The annual release of the Kids Count Data Book routinely is accompanied by hand-wringing alarms regarding the status of children in America, and the 2008 version released last week is no different.
Though Georgia's overall rank improved slightly - from 41st to 40th - the number of children living in poverty has increased, with Georgia's rate worsening from 2000 to 2006.
In addition to gloomy news about poverty, the report by the Annie E. Casey Foundation of Baltimore also laments the status of the country's juvenile justice system, with one foundation official calling it a "dumping ground for high-need, but low-risk, youth."
There are few bright spots in the report. And in all of the data about young people, there's an unmentioned elephant in the room responsible for many of those problems:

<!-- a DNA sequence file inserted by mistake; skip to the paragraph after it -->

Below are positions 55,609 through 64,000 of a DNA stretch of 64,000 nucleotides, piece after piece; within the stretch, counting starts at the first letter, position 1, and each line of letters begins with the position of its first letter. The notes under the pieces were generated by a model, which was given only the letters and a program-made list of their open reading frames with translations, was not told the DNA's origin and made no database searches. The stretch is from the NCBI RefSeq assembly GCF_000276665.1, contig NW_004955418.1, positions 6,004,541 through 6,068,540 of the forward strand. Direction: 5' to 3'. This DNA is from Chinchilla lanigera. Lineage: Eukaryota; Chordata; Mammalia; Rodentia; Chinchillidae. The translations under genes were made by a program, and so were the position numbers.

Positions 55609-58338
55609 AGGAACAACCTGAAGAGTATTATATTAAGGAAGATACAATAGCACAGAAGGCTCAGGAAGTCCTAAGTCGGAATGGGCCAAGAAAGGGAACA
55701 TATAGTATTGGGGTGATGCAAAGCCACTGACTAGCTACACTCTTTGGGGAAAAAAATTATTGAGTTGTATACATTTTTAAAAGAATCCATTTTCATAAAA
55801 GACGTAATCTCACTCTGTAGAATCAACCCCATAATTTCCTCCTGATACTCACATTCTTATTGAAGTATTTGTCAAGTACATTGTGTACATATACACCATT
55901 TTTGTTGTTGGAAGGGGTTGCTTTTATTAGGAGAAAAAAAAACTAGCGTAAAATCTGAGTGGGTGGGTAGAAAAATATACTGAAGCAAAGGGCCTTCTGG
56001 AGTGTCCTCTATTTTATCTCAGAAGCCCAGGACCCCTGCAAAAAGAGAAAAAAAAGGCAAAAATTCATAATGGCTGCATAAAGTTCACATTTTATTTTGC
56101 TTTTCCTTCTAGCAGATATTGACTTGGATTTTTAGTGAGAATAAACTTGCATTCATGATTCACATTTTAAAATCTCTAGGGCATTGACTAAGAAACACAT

While one of every five children in Georgia lives in a household with an income below the federally designated poverty level, one in three children is in a single-parent family - the overwhelming majority of those with mothers only.
Though recent reforms in the welfare system help by setting limits on benefits, for too long the federal government has subsidized fatherless households - replacing Daddy with Uncle Sam. That ingrained cultural damage will take years to correct.
In the meantime, responsible fathers are much more than just the bumbling ne'er-do-wells portrayed in far too much pop culture. As the Columbia County Father of the Year nominations in today's News-Times highlight, dads are valuable commodities and deserve celebration - especially when they are in such short supply.
Happy Father's Day to all of them - and thanks for setting a badly needed good example.
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